13. QuiGon

    QuiGon Banned

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    Ah yes, the Michael and Terri Schiavo case... IIRC that all went down before I was posting to this forum... I am not going to rehash old arguments but, believe it or not, my opinion departed from that of the majority of my conservative brethren in that case.
     
  14. Real World

    Real World Moderator Staff Member

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    Ah, crush some innocent skulls, starve some innocent people to death, who cares? Now, want to execute a serial killer, hold on a second here!

    :D I'm being a dink.
     
  15. Real World

    Real World Moderator Staff Member

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    Yes, but even if it did, in the Schiavo case, how would one determine that Terri wanted to die? Personally, I think people should toss themselves off bridges whenever they deem fit. I have no issues with someone ending their lives if they want to. My only problem would be with them taking others with them against their wishes, or doing it in a fashion that would burden others. Now, this by no means should be construed as me condoning suicide, I'm simply saying that people should be free to do it.
     
  16. 363839

    363839 PatsFans.com Supporter PatsFans.com Supporter

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    I have no problem with that kind of assisted suicide. The patient asks for it because of the pain they have to endure. I agree Kevorkian should not be in jail. That is, if he still is.
    But a case like this is not so clear cut. For me, anyways.
    Very sad situation for all involved.
    I still think that there may be more to the story than we'll ever know.
     
  17. Harry Boy

    Harry Boy Look Up, It's Amazing PatsFans.com Supporter

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    I have watched two very close realtives wither and die, screaming in pain, when they got to the point that Morphine or nothing else helped it made me wonder about God and how good he was, it would seem that he might just be a "sadist", but they say he moves in mysterious ways his wonders to perform, I will be joining him in a few years and I have some things to ask him about all this sh!t.

    If I were to meet Dr Kavorkian face to face I would get on my knees and kiss his ring, I would bathe his feet, I would even satisfy him sexually should he so desire.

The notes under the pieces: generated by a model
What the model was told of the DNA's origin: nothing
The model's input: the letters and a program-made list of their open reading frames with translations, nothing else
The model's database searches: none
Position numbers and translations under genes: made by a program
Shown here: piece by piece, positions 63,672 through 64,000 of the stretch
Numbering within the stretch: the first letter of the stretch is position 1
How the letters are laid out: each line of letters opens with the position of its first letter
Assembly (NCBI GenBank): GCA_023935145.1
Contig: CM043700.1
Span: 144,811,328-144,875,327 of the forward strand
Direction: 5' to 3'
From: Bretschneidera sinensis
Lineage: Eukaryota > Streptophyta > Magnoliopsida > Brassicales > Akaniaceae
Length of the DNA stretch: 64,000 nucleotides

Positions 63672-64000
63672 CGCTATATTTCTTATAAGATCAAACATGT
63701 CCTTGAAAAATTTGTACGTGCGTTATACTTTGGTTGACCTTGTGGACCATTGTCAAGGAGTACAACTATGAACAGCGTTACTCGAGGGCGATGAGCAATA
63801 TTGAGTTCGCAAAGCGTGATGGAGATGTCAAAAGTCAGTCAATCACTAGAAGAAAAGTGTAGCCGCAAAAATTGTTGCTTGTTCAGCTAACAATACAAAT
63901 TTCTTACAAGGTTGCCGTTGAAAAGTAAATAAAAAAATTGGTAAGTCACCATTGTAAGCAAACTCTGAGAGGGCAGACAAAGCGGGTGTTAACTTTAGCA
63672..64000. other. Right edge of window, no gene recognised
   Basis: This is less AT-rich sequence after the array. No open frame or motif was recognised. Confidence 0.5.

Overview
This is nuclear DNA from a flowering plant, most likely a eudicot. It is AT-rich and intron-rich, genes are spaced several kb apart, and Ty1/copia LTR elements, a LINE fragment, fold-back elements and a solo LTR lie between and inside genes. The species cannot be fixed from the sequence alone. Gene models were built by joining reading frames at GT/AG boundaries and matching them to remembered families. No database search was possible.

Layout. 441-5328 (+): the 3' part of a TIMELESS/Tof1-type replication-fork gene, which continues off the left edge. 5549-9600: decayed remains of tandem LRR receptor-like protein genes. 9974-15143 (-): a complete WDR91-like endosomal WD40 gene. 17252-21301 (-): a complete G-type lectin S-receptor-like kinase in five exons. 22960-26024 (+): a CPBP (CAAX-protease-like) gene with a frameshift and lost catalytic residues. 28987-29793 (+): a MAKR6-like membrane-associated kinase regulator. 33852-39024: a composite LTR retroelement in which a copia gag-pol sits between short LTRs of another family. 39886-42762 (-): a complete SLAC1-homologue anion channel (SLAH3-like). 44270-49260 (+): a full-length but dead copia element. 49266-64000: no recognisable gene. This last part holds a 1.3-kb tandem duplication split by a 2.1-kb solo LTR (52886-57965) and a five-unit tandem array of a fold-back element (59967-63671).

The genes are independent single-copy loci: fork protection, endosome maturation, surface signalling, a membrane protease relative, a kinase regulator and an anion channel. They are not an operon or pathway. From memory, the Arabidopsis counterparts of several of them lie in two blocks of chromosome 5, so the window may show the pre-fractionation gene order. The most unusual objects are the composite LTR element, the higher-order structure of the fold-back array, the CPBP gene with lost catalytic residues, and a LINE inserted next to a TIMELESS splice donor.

:bricks:
     
  18. Real World

    Real World Moderator Staff Member

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    So Terri told you she wanted to die? Is the ability to eat on your own now the barometer of who is entitled to live and whom isn't? I guess then my 2 year old nephew could be left to starve to death with no punishment to no one? My sister-in-law and bother told me that's what he wants. Would that apply? (I'm simply presenting alternative thought here) Again, I have no problems with people, you or I, deciding that the Tobin Bridge was a good place to skinny dip from on our way home tonight, but that isn't a one size fits all for everybody.
     
  19. Real World

    Real World Moderator Staff Member

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    There is no clear cut answer to that specific case. I myself am unsure of what's right or wrong there. Personally, I think the husband has say, but as is usual, the case presented some strange circumstances in light of that. The one thing I do know, is that the manner with which she was killed, was more barbaric a means we use to dispose of the most vile in society. That bothers me. Otherwise, for those who observed, take notice, and prepare yourself accordingly.
     
  20. wistahpatsfan

    wistahpatsfan Pro Bowl Player

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    Fakrissakes, Harry!:eek:
    It's a little early to be drunk and gay! (not that there's anything wrong with that) Whahappen? The neighbor's wife shut you off? JEEZ!
    Luckily for you there's no law against consentual sex between two adults. Good luck with Jack!:bricks: